“You shall shepherd my people Israel and shall be commander of Israel.” (2 Samuel 5:2)
In my prayerful moment, I often think of our political leaders and those running for government offices. Is their leadership motivated by the genuine call of God to serve our people, especially the poor and marginalized, and not on any selfish agenda? Do they exercise their roles within the perspectives of faith and belief in the Sovereign God?
Like us, political leaders are human beings with foibles and personal struggles. They may have strong leadership abilities but have flaws and a propensity to sin. They need our prayers.
It’s Pope Francis’ clamor to us—to pray for people in government, political leaders, and all those responsible for political institutions, nations, and regions. And so, in his Mass on November 16, 2022, in the Casa Santa Marta, he said that St. Paul, in his letter to Timothy (1 Tm 2:1-8) calls us to pray “for kings and for all in authority” so that we may lead a quiet and tranquil life in all devotion and dignity.”
Indeed, we must pray for our political leaders because the state of our nations, the world, and our financial and social lives depend on their leadership.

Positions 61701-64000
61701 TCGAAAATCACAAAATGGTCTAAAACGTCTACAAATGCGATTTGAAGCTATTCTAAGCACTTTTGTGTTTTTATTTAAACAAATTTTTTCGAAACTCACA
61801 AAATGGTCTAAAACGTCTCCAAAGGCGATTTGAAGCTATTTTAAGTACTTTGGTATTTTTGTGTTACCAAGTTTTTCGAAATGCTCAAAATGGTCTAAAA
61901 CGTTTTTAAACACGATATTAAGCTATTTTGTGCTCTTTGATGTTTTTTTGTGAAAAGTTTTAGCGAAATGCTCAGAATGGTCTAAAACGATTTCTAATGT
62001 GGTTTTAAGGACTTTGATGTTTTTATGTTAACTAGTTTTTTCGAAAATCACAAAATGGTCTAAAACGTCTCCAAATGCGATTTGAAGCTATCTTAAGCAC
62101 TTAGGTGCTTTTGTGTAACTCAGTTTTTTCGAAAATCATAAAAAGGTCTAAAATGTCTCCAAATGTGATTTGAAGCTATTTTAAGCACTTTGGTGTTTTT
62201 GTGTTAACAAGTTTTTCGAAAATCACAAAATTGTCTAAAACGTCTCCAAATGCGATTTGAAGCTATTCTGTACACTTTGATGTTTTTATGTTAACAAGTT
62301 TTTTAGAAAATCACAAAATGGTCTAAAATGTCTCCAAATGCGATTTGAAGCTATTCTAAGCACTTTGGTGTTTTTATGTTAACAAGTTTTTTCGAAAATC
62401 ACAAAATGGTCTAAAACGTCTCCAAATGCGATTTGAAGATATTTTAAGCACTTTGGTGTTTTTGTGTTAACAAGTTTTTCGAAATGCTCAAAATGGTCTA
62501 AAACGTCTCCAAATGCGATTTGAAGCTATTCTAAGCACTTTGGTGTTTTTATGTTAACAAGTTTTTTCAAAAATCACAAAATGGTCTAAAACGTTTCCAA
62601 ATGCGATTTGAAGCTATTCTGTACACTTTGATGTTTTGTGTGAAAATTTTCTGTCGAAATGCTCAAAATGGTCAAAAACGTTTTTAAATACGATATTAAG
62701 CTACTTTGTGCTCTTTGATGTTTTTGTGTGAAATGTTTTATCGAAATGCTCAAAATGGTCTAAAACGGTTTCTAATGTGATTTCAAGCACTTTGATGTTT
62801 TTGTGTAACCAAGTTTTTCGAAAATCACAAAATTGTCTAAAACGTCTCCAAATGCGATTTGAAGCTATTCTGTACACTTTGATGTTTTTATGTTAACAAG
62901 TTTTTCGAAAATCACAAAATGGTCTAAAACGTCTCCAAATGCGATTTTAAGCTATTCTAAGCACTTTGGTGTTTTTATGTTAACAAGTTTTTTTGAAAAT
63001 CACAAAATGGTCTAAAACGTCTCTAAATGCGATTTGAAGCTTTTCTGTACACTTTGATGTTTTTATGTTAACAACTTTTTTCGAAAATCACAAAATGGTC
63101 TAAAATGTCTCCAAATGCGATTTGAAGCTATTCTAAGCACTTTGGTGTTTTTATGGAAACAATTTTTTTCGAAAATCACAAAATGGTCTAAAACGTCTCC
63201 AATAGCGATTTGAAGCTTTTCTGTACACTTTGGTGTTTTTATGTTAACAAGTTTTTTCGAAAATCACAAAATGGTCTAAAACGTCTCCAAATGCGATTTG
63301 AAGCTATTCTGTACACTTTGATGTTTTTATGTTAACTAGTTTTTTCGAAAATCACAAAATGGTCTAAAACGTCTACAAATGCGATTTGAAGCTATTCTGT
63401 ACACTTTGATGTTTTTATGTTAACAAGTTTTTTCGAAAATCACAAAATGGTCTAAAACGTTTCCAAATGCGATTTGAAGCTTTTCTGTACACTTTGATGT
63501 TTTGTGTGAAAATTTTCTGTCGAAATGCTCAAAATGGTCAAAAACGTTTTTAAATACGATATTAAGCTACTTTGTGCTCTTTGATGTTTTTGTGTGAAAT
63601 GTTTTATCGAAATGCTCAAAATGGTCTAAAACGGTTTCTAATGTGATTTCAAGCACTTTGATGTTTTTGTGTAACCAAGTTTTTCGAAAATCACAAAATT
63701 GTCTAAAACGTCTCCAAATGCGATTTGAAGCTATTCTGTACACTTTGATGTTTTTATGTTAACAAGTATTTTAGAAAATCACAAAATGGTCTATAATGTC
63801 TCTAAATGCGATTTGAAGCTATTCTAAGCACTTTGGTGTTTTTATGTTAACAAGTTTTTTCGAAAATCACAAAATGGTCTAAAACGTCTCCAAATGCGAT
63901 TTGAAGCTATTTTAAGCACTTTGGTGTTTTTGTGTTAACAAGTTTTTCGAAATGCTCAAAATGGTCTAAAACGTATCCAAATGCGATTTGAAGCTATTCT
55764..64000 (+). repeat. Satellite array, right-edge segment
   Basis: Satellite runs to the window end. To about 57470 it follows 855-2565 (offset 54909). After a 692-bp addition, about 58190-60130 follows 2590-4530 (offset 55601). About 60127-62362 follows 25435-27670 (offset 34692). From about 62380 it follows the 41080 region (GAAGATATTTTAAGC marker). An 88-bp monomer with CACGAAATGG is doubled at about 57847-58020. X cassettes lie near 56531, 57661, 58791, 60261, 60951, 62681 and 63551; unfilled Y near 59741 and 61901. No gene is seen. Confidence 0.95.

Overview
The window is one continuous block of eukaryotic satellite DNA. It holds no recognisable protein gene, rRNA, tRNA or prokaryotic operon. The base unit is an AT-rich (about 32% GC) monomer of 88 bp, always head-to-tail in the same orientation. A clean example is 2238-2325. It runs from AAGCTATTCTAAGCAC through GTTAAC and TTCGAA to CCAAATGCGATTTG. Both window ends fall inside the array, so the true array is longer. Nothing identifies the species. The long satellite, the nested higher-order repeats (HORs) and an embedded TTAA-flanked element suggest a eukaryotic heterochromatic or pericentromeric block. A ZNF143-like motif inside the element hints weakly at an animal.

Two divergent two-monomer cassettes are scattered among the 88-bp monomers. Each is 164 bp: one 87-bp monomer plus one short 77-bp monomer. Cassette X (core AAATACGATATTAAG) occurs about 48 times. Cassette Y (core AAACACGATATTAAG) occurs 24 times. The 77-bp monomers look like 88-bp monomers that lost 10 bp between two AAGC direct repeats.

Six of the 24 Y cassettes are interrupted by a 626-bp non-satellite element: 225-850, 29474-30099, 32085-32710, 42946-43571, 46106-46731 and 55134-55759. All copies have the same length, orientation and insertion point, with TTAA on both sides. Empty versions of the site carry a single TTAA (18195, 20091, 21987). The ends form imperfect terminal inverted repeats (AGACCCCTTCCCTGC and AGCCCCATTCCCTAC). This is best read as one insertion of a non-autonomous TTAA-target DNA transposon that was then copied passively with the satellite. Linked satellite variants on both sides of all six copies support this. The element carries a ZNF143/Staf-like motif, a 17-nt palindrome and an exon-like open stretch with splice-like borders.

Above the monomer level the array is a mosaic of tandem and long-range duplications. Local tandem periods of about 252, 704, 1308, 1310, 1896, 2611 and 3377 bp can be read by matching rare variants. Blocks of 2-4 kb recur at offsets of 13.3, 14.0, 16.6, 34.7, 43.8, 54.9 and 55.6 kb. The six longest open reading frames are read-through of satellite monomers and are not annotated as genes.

Pope Francis concluded his homily in Casa Santa Maria with these words:
“I ask you this favor: every one of you take five minutes, no more. If you are a leader, ask yourself: ‘Do I pray to the One who gave me power through the people.’”
“If you are not a leader, ‘Do I pray for my leaders? Yes, for this one and that one, because I like them, but for the one, no.’”
Religious leaders have the role and responsibility to prove the conscience of our leaders. They must co-exist and collaborate with political leaders to bring peace, justice, and equality. The Congress of leaders of the World and Traditional Religions on September 15, 2021, in Nur-Sultan, Kazakhstan, attended by Pope Francis, showed the importance of this role.
During this meeting, leaders of various world religions declared that “extremism, radicalism, terrorism and all other forms of violence and wars, whatever their goals, have nothing to do with true religion and must be rejected in the strongest possible terms.”
“We call upon world leaders to abandon all aggressive and destructive rhetoric which leads to destabilization of the world and to cease from conflict and bloodshed in all corners of the world,” the leaders said. And they asked “religious leaders and prominent political figures from different parts of the world to tirelessly develop dialogue in the name of friendship, solidarity, and peaceful co-existence.”
As we celebrate Christ the King at this end of the liturgical year, let’s pray for all leaders in the world, both political and religious. May they always listen to the voice of God, urging them to work for peace, justice, equality, and solidarity!
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The opinions, beliefs and viewpoints expressed by the author do not necessarily reflect the opinions, beliefs and viewpoints of the Asian Journal, its management, editorial board and staff.
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Fr. Rodel “Odey” Balagtas is the pastor of Incarnation Church in Glendale, California.